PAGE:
The Bank of Japan said no bids were placed at its first operations when it offered to buy bonds at a fixed rate, a tool it introduced when deciding in September it would seek to control the yield curve.
Japanese government bonds advanced on Thursday as the central bank said it would carry out two operations, one to buy securities maturing in one to three years, and another for debt of three to five years maturity. Each received zero bids, according to statements from the BOJ.
A selloff in Japanese bonds had threatened to test Governor Haruhiko Kuroda’s determination to keep yields stable with unlimited debt purchases — a weapon he had so far kept in reserve. He had said in September that the bank would hold unlimited purchases as needed, setting a fixed rate, in order to control yields.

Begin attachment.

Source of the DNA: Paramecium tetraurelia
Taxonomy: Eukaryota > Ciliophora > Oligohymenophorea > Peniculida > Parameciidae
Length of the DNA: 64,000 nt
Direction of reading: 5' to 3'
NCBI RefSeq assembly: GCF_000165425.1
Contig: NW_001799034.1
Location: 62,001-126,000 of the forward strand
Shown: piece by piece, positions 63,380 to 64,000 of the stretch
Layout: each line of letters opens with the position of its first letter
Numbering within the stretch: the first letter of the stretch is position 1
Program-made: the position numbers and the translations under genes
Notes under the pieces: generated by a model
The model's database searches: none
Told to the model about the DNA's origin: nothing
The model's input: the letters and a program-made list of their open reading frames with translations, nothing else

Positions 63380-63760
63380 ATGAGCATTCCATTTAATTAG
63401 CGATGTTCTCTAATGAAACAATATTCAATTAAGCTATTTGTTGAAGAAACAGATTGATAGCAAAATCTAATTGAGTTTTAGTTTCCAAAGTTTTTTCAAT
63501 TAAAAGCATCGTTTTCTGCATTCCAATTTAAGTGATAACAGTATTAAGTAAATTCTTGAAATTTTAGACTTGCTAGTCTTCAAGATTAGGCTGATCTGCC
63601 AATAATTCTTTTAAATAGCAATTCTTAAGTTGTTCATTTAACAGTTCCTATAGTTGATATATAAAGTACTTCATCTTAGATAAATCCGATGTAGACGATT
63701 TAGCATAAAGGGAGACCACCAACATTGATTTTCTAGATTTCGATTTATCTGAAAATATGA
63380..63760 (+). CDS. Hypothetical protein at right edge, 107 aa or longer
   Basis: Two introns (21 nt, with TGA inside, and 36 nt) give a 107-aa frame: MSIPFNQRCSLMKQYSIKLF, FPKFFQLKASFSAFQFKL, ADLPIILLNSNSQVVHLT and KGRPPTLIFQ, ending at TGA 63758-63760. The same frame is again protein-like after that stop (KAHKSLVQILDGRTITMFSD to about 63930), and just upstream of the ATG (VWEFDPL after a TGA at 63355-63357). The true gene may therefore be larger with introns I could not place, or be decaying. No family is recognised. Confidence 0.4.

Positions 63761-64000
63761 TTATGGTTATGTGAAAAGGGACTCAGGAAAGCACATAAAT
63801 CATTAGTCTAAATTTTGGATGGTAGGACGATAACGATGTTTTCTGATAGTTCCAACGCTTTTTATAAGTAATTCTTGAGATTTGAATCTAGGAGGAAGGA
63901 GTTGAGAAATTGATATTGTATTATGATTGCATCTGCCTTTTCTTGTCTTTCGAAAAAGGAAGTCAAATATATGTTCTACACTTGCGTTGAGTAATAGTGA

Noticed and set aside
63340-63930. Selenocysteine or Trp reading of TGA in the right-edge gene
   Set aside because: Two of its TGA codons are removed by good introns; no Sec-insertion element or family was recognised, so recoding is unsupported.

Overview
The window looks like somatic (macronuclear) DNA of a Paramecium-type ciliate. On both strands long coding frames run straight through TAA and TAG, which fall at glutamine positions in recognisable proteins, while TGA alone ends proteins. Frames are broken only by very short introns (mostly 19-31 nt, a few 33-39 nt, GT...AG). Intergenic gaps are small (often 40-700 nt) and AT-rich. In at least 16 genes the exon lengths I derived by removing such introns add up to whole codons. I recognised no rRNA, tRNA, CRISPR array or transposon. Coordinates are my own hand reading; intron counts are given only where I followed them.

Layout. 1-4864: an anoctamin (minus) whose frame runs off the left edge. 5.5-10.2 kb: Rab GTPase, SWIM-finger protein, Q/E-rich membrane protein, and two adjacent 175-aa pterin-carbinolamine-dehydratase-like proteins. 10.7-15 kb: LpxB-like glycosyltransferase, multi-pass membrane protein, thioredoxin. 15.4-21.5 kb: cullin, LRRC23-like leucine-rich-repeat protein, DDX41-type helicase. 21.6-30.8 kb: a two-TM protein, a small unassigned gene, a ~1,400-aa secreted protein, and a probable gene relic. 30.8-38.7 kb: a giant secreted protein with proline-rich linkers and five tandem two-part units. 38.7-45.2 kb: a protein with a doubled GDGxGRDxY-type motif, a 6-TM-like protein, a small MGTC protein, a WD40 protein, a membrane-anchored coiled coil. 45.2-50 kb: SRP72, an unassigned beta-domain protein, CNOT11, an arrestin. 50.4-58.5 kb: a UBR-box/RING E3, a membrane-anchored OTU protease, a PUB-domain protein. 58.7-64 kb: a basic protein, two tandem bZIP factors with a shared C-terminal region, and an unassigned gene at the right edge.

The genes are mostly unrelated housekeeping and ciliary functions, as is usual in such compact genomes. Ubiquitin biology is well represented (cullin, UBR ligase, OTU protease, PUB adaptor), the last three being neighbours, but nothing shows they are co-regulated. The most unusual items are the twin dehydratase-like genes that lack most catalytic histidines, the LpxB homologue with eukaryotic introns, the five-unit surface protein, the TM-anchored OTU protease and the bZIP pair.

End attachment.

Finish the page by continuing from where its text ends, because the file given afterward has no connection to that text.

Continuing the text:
Ten-year sovereign yields turned positive this week for the first time since Sept. 21, when the Bank of Japan announced a shift in policy aimed at pegging them near zero percent. Kuroda added the option of holding purchase operations at fixed rates with no set amount to his toolkit following that decision.
“The market is testing the BOJ’s tolerance for higher yields, but the BOJ may actually challenge the market back by letting yields rise,” Jun Fukashiro, a senior fund manager in Tokyo at Sumitomo Mitsui Asset Management, said earlier. “The reason the BOJ can allow a rise in yields above zero is that, when it needs to, it has the weapons to stop it.”